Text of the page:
On and off for three years, the FBI used a McHenry County sheriff’s deputy as a confidential informant, investigating his claims of rampant corruption within the department, even wiring him up with a hidden recording device, according to interviews, and once-secret FBI documents recently obtained by the Better Government Association.
FBI officials now characterize the information provided by Deputy Scott Milliman, a 50-year-old veteran of the sheriff’s office, as dubious, and point out that nobody was prosecuted based on it.
“We investigated the allegations, if there was evidence to support the filing of criminal charges, they would have been filed,” said Ross Rice, a spokesman for the Chicago office of the FBI.
“I’m not going to say his allegations were unfounded or founded—I don’t know. I do know there wasn’t enough evidence” to merit charges, added Rice.
Milliman, who’s been with the sheriff’s office for 14 years and has been on leave since December, sees himself as being retaliated against for stepping forward, and fears he ultimately could be out of a job. “You blow the whistle and you’re gone, that’s clearly what happened with me.” Milliman was put on leave after he leveled some of the same corruption accusations in a deposition for a lawsuit brought by a former colleague.
Some law enforcement officials have privately questioned the mental stability of Milliman, according to Milliman and BGA interviews.
Milliman acknowledged that he had brain cancer years ago, and surgery, but he said he recovered fully and has been working for the sheriff’s office ever since, patrolling the far northwest suburbs.
Milliman said his cancer experience forced him to soul search, and ultimately come clean with the alleged dirty dealing inside the sheriff’s department—some of which, he said, he was involved in.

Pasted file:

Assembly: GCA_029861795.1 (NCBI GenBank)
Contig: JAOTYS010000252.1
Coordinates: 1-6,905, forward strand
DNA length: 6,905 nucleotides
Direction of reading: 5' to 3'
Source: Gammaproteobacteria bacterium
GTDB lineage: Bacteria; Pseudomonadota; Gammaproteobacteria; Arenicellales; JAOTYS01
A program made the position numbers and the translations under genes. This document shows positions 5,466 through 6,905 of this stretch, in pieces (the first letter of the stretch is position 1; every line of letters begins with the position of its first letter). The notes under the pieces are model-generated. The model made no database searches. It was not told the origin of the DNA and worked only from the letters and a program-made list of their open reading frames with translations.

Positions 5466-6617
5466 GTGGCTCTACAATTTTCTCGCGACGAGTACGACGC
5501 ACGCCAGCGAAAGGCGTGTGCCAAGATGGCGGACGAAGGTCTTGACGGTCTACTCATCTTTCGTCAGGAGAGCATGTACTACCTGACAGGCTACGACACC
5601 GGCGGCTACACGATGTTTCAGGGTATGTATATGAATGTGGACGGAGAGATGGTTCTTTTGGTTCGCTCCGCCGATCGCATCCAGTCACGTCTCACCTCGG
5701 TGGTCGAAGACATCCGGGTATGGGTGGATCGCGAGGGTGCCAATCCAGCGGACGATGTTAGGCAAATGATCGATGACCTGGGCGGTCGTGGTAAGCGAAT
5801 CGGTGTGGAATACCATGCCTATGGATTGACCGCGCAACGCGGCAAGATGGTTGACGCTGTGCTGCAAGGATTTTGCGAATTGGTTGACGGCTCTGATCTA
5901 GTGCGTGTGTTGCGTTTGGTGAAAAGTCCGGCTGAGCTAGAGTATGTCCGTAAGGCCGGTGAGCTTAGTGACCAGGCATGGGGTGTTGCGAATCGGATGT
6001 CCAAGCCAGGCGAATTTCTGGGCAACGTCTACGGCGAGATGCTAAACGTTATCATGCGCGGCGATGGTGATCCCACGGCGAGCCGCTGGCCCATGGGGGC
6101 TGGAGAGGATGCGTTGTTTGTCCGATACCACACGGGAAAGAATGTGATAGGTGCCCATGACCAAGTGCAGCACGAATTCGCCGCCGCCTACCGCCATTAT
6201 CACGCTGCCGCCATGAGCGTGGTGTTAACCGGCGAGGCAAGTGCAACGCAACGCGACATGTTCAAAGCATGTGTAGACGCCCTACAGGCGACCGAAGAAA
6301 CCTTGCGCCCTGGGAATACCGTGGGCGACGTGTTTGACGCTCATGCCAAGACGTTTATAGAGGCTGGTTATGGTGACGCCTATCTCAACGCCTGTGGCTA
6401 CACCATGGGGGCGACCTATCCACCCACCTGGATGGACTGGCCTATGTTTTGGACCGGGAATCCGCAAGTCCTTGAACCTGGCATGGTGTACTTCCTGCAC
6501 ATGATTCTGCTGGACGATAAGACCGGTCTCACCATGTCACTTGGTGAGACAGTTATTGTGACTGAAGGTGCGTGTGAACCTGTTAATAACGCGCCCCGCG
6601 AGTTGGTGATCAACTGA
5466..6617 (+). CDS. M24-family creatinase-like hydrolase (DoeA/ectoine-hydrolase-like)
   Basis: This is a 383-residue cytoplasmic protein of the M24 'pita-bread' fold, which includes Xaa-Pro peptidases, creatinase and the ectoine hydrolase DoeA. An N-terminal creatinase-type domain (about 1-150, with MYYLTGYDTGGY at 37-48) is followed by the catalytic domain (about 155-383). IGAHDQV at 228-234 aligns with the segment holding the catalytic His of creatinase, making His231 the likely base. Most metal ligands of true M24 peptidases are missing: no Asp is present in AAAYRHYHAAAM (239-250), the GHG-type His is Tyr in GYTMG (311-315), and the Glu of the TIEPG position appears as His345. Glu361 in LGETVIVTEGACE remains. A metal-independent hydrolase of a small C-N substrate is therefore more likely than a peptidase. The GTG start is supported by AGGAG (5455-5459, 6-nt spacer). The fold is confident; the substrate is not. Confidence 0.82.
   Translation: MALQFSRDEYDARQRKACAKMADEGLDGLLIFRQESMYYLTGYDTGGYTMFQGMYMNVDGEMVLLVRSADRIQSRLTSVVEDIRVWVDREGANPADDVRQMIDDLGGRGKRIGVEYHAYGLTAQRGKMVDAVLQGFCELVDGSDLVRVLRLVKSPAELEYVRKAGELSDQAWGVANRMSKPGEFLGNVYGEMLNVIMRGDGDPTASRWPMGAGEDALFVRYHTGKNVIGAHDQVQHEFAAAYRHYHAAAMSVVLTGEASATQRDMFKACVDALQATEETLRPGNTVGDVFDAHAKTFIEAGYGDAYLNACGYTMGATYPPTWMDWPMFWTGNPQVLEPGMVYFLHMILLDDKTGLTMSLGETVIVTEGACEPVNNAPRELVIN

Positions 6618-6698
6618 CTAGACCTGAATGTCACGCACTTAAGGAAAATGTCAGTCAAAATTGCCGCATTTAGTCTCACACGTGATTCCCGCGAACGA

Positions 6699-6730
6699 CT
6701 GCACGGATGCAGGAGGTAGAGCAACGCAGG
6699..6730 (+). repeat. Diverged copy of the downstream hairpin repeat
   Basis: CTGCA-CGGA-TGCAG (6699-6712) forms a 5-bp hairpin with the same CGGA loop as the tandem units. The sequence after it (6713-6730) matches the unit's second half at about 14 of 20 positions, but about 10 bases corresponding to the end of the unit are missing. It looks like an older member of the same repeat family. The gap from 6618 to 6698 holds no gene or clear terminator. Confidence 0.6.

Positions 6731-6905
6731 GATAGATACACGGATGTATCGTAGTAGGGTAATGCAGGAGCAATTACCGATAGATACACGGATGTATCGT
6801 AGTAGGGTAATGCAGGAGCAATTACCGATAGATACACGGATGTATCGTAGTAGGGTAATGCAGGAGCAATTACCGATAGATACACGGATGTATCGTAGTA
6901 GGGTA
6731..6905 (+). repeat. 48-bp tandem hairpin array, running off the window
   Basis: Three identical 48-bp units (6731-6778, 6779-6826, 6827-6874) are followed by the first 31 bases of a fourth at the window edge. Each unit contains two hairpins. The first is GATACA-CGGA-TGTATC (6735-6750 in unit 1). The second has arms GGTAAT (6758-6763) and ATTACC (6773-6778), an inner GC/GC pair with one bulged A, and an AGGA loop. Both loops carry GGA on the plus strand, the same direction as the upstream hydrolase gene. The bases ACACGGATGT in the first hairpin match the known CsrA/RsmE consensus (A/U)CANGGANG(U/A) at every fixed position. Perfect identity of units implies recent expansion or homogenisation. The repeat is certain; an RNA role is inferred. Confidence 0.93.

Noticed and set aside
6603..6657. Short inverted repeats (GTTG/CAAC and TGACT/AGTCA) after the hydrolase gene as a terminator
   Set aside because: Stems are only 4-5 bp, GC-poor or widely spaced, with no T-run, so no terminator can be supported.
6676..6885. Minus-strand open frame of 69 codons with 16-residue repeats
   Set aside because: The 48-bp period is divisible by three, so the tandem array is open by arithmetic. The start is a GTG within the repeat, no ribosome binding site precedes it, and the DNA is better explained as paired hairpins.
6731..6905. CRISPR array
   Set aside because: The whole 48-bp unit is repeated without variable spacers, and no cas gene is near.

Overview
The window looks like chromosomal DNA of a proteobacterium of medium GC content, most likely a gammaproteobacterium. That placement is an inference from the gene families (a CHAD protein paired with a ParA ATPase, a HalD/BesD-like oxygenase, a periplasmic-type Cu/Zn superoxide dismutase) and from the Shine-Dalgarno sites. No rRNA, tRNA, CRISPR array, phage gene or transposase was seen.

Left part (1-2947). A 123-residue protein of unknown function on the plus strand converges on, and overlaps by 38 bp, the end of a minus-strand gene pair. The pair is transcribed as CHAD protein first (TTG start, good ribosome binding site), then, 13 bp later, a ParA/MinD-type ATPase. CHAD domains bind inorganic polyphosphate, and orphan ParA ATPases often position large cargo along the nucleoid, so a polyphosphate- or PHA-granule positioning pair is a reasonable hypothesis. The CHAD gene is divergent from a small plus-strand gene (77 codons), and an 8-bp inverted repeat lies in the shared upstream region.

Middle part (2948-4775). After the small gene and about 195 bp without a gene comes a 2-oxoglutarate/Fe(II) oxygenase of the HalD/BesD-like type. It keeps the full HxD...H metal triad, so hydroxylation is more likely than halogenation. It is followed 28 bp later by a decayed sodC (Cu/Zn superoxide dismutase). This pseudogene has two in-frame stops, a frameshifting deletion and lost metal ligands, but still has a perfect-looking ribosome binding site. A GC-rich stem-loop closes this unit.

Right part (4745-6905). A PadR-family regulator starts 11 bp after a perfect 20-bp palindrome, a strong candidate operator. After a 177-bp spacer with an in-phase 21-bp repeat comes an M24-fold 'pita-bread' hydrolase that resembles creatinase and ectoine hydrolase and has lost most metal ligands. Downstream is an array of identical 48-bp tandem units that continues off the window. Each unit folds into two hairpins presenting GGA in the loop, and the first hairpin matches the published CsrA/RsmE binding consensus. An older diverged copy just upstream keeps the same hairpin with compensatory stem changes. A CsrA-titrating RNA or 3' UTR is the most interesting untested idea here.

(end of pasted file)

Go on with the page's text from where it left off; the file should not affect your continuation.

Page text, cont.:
“I just wanted to clear the table God gave me another chance to be around,” Milliman told the BGA recently. “I wanted to do it right, I didn’t want to end up in federal prison.”
The allegations outlined in the FBI files obtained by the BGA are wide-ranging and serious, involving drug trafficking, bank fraud, bribes, even a murder plot. The names of most individuals in the documents were redacted by the FBI, which turned them over in response to a Freedom of Information Act request submitted by the BGA last summer.
Despite its investment in this investigation—apparently involving considerable time, money and resources—the FBI has bent over backwards to dispel any notion that Sheriff Keith Nygren or his office remains under a dark cloud of suspicion. Robert Grant, head of Chicago’s FBI office, took the somewhat unusual step of sending the sheriff’s office a letter earlier this year acknowledging the agency’s apparently now-completed probe, and saying it didn’t yield anything worthy of prosecution.
The FBI documents indicate that Milliman cooperated with federal agents on and off from 2006 to 2009.
Nygren didn’t return a phone call, but his attorney James Sotos said Milliman’s allegations are ludicrous.
Sotos noted that none of the allegations of criminal wrong-doing have been substantiated by authorities. Aside from the FBI, the Illinois State Police also initiated a preliminary probe last year based on information from Milliman and others, and nothing has come from that.
In any event, some important questions remain, including:
- What’s in the rest of Milliman’s FBI files? Responding to the BGA’s open records request, which Milliman gave written permission to release , the FBI told the BGA that 368 pages of documents were reviewed. But just 187 were released, and many of those pages were heavily redacted.
- Why did the FBI cut Milliman loose? One source indicated it was because his information was deemed non-credible, while the FBI files seem to indicate that his cooperation ended, at least for a time, when Milliman revealed his undercover status to somebody, compromising his effectiveness.
- Did federal authorities, accidentally or otherwise, “out” Milliman’s undercover status to the sheriff’s office when he still was working with the FBI? Milliman said that happened, and that his handler was apologetic at the time. Rice said “we never revealed his identity to anyone.”
Meantime, Nygren likely will be around for a while to prove his detractors wrong. He was re-elected to a four-year term this past fall.
This story was reported and written by Robert Herguth, the BGA’s editor of investigations. Contact us with tips, suggestions and complaints at (312) 821-9030, or at email@example.com.